SAP Data Privacy Integration also enables customer service representatives to perform these tasks on their own, without the need to involve IT. Using the provided features, they can discover the personal data of a data subject, trigger the export of that data, and send that data to the data subject as an email message or as a file (a PDF, JSON, or XML file, for example).
Along with ensuring that personal data is processed only for a valid purpose and that only the data agreed upon by the data subject is processed, it is crucial to ensure that personal data is removed from the system when there is no longer a business need for it. This is also referred to as the right to be forgotten or the right to delete personal data from the system.
It is important to keep in mind that although data subjects have the right to delete personal data, enterprise systems require that data for a certain period of time to ensure that business needs can be met, such as order delivery or audit requirements. This means that data cannot necessarily be deleted immediately upon request. What is required for compliance is that the data be deleted when there is no longer a business need to process the data.
Within SAP Data Privacy Integration, this compliance can be realized by configuring deletion periods for the required data set. These deletion periods are defined as the residence period and the retention period (see Figure 4).
Figure 4 — SAP Data Privacy Integration helps meet data deletion requirements with configurable deletion periods
The residence period is the period of time after the end of the business purpose, when there is no need to store contact details for marketing purposes, for instance. During this period, the data can be anonymized or stored in secondary persistence in the system, rather than in primary persistence, to ensure that it is no longer processed (to receive marketing emails, for example). The data then remains in an inactive state to fulfill audit requirements, for instance, during what is called the retention period. At the end of the retention period, the data can be permanently deleted from the system (see Figure 5).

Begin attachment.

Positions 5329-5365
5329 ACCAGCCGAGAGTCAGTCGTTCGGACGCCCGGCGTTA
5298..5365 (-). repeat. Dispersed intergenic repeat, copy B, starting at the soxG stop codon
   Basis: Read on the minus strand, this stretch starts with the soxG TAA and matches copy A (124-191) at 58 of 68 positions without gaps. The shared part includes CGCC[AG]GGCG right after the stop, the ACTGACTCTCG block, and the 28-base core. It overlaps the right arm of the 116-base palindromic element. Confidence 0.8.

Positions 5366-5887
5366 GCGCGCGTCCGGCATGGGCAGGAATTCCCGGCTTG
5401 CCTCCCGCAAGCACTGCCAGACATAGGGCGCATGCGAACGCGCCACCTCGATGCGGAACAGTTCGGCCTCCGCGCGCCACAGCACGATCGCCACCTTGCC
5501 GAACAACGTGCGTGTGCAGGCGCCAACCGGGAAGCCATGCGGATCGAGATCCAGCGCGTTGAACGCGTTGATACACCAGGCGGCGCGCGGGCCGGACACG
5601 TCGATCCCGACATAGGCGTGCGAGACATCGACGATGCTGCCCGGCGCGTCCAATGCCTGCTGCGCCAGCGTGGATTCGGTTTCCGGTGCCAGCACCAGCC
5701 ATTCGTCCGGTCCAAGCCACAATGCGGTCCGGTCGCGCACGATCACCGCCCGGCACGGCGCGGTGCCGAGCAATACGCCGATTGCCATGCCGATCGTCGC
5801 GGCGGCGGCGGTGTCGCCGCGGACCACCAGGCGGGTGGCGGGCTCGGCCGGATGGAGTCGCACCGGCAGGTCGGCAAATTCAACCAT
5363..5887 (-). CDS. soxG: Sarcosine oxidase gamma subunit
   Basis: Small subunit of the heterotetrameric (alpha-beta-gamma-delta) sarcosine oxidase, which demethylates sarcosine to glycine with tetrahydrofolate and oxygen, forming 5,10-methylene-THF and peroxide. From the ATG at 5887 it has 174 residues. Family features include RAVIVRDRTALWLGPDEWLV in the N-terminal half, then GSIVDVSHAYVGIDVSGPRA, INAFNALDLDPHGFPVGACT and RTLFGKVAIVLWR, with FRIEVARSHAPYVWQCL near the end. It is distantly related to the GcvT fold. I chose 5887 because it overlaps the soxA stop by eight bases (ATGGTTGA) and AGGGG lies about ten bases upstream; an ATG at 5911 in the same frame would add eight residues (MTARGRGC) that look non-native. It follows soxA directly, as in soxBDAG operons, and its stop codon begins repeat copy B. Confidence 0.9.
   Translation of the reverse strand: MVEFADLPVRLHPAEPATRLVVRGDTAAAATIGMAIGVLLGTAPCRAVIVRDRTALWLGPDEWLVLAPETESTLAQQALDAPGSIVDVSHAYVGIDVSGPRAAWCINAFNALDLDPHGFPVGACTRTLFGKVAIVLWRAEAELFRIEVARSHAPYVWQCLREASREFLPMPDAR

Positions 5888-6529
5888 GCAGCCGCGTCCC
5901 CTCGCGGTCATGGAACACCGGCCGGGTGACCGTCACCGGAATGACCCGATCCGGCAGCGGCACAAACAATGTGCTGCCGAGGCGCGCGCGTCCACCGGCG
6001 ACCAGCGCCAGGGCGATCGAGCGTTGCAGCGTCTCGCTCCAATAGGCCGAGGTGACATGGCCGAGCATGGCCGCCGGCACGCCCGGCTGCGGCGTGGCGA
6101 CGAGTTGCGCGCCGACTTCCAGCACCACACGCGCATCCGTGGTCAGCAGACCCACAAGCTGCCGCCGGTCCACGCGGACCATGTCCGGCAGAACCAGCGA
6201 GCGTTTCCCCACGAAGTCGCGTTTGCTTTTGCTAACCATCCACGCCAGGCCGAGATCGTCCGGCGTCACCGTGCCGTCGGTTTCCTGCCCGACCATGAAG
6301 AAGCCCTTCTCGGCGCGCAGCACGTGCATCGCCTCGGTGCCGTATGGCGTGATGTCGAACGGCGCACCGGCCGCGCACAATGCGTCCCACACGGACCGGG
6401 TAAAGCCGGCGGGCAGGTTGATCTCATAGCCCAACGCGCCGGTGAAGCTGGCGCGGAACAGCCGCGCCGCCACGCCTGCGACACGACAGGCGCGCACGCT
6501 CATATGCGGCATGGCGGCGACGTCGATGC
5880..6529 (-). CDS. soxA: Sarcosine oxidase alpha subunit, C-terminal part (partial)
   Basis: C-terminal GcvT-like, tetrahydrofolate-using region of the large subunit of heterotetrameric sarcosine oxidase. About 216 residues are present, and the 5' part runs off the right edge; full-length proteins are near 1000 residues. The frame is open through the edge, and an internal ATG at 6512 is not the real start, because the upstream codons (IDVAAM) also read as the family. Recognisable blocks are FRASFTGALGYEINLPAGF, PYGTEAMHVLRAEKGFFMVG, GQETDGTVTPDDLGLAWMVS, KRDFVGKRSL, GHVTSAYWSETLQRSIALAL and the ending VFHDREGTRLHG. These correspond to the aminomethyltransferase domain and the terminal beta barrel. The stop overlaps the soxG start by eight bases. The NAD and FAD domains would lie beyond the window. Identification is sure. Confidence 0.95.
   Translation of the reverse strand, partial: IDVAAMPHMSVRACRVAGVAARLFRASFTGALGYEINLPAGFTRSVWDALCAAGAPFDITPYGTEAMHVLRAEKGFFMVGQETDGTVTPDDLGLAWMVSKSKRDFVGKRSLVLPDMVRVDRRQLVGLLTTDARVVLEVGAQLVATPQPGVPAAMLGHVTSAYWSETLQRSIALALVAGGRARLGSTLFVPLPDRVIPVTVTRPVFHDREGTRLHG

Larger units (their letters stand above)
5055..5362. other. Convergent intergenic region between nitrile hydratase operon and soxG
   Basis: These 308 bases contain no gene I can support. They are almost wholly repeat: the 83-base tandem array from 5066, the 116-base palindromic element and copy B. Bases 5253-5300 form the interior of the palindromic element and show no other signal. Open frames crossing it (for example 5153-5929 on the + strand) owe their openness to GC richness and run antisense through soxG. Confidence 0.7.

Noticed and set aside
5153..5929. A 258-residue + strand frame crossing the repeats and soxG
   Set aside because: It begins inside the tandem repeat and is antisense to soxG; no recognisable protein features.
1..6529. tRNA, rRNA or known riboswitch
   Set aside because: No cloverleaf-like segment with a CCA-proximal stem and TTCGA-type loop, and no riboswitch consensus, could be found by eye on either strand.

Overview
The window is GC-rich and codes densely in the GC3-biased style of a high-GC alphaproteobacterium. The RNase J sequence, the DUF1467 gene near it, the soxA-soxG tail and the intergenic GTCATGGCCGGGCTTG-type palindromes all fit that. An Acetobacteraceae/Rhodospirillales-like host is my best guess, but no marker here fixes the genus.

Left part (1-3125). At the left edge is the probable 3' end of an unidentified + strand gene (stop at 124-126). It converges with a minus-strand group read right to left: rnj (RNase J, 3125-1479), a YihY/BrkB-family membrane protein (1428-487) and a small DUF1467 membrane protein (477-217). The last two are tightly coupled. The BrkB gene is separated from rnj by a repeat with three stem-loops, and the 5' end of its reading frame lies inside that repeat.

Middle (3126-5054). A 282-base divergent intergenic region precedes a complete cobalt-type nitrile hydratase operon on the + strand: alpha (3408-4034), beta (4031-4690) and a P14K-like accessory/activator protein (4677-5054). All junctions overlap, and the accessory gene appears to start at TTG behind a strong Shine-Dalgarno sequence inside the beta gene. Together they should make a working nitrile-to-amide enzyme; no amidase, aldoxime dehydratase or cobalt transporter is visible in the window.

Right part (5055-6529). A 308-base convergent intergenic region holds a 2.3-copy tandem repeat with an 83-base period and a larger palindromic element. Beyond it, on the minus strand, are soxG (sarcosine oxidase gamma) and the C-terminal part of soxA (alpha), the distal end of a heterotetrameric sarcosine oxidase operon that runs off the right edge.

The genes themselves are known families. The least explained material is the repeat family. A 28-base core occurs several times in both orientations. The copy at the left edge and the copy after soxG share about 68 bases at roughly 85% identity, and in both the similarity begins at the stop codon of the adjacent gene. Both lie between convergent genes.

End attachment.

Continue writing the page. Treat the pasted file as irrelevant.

Figure 5 — SAP Data Privacy Integration provides features for defining the life cycle of personal data in the system
SAP Data Privacy Integration provides features for configuring rules for these periods of time and orchestrates the deletion of data by performing an end-of-purpose check for the data across the different applications integrated with the service. When the end-of-residence or end-of-retention period is reached, the service provides the necessary trigger to block or delete the personal data.
Integrating Applications with SAP Data Privacy Integration
A license to SAP Data Privacy Integration can be purchased as part of an SAP customer’s Cloud Platform Enterprise Agreement or via SAP Store, after which the service can integrate with applications. Figure 6 provides a high-level overview of the steps required to integrate applications with SAP Data Privacy Integration.
Figure 6 — A high-level overview of the steps required to integrate applications with SAP Data Privacy Integration
Once the service is added to the customer’s global account, an instance of the service must be created that includes the configuration required to integrate with applications containing personal data. The configuration specifies the data objects and entities that contain personal data as well as the interfaces through which data can be accessed to realize the data privacy use cases. More in-depth information about these steps is available in the online SAP Help Portal.
Let’s take a closer look at the interfaces and runtimes that support the integration between the service and business applications.